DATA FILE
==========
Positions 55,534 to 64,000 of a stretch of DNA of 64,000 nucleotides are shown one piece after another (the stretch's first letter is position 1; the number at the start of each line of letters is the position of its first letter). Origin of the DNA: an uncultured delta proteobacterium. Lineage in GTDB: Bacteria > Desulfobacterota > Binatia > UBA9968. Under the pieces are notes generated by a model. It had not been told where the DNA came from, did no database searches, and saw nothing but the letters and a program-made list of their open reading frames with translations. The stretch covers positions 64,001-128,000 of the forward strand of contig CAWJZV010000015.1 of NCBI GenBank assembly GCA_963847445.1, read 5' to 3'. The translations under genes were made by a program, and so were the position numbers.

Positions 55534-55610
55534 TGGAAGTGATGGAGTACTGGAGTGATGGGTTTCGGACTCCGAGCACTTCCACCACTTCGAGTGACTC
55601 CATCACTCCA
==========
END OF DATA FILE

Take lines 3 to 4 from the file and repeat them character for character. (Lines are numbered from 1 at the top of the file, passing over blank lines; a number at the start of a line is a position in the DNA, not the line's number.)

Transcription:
55534 TGGAAGTGATGGAGTACTGGAGTGATGGGTTTCGGACTCCGAGCACTTCCACCACTTCGAGTGACTC
55601 CATCACTCCA